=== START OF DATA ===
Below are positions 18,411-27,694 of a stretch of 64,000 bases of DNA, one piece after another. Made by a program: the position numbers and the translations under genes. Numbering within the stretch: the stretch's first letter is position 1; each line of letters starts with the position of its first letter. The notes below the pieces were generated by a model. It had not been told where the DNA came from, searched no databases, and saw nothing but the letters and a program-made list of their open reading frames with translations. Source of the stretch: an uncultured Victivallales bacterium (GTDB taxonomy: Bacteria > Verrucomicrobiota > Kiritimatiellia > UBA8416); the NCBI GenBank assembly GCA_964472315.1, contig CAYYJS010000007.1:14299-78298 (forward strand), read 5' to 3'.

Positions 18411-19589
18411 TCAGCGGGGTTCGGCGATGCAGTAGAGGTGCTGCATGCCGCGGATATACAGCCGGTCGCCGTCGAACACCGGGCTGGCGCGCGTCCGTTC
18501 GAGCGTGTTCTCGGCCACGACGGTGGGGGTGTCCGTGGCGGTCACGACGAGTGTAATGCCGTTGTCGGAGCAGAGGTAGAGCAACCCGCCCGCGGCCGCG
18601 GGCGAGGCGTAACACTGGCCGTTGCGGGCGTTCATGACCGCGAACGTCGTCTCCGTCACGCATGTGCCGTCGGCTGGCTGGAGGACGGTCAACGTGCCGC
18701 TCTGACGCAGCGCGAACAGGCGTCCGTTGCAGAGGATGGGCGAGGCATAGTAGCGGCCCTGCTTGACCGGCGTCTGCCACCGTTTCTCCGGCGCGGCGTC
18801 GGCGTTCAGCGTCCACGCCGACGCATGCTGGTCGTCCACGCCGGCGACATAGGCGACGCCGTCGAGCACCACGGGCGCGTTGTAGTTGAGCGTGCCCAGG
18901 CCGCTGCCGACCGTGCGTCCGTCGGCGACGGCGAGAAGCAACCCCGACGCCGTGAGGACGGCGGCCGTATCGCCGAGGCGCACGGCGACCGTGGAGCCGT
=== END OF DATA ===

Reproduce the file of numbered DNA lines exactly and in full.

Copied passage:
Below are positions 18,411-27,694 of a stretch of 64,000 bases of DNA, one piece after another. Made by a program: the position numbers and the translations under genes. Numbering within the stretch: the stretch's first letter is position 1; each line of letters starts with the position of its first letter. The notes below the pieces were generated by a model. It had not been told where the DNA came from, searched no databases, and saw nothing but the letters and a program-made list of their open reading frames with translations. Source of the stretch: an uncultured Victivallales bacterium (GTDB taxonomy: Bacteria > Verrucomicrobiota > Kiritimatiellia > UBA8416); the NCBI GenBank assembly GCA_964472315.1, contig CAYYJS010000007.1:14299-78298 (forward strand), read 5' to 3'.

Positions 18411-19589
18411 TCAGCGGGGTTCGGCGATGCAGTAGAGGTGCTGCATGCCGCGGATATACAGCCGGTCGCCGTCGAACACCGGGCTGGCGCGCGTCCGTTC
18501 GAGCGTGTTCTCGGCCACGACGGTGGGGGTGTCCGTGGCGGTCACGACGAGTGTAATGCCGTTGTCGGAGCAGAGGTAGAGCAACCCGCCCGCGGCCGCG
18601 GGCGAGGCGTAACACTGGCCGTTGCGGGCGTTCATGACCGCGAACGTCGTCTCCGTCACGCATGTGCCGTCGGCTGGCTGGAGGACGGTCAACGTGCCGC
18701 TCTGACGCAGCGCGAACAGGCGTCCGTTGCAGAGGATGGGCGAGGCATAGTAGCGGCCCTGCTTGACCGGCGTCTGCCACCGTTTCTCCGGCGCGGCGTC
18801 GGCGTTCAGCGTCCACGCCGACGCATGCTGGTCGTCCACGCCGGCGACATAGGCGACGCCGTCGAGCACCACGGGCGCGTTGTAGTTGAGCGTGCCCAGG
18901 CCGCTGCCGACCGTGCGTCCGTCGGCGACGGCGAGAAGCAACCCCGACGCCGTGAGGACGGCGGCCGTATCGCCGAGGCGCACGGCGACCGTGGAGCCGT